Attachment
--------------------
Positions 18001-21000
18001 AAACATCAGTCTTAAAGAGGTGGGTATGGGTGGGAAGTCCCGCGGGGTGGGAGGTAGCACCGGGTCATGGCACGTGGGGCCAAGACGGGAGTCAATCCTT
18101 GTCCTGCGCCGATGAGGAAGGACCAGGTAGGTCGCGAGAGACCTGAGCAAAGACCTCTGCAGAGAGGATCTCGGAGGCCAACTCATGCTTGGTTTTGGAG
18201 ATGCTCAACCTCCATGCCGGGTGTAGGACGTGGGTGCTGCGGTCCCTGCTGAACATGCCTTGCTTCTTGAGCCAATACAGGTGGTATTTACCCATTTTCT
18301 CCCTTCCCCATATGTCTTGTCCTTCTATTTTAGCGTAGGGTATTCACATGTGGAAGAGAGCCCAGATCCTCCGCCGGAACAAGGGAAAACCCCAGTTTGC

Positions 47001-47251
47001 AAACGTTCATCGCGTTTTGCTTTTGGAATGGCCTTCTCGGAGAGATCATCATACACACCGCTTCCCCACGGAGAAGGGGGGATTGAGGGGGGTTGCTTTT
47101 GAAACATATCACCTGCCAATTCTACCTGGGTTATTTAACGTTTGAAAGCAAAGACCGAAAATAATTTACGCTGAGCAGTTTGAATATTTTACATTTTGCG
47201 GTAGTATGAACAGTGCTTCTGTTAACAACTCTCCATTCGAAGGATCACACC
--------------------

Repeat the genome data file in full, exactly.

Positions 18001-21000
18001 AAACATCAGTCTTAAAGAGGTGGGTATGGGTGGGAAGTCCCGCGGGGTGGGAGGTAGCACCGGGTCATGGCACGTGGGGCCAAGACGGGAGTCAATCCTT
18101 GTCCTGCGCCGATGAGGAAGGACCAGGTAGGTCGCGAGAGACCTGAGCAAAGACCTCTGCAGAGAGGATCTCGGAGGCCAACTCATGCTTGGTTTTGGAG
18201 ATGCTCAACCTCCATGCCGGGTGTAGGACGTGGGTGCTGCGGTCCCTGCTGAACATGCCTTGCTTCTTGAGCCAATACAGGTGGTATTTACCCATTTTCT
18301 CCCTTCCCCATATGTCTTGTCCTTCTATTTTAGCGTAGGGTATTCACATGTGGAAGAGAGCCCAGATCCTCCGCCGGAACAAGGGAAAACCCCAGTTTGC

Positions 47001-47251
47001 AAACGTTCATCGCGTTTTGCTTTTGGAATGGCCTTCTCGGAGAGATCATCATACACACCGCTTCCCCACGGAGAAGGGGGGATTGAGGGGGGTTGCTTTT
47101 GAAACATATCACCTGCCAATTCTACCTGGGTTATTTAACGTTTGAAAGCAAAGACCGAAAATAATTTACGCTGAGCAGTTTGAATATTTTACATTTTGCG
47201 GTAGTATGAACAGTGCTTCTGTTAACAACTCTCCATTCGAAGGATCACACC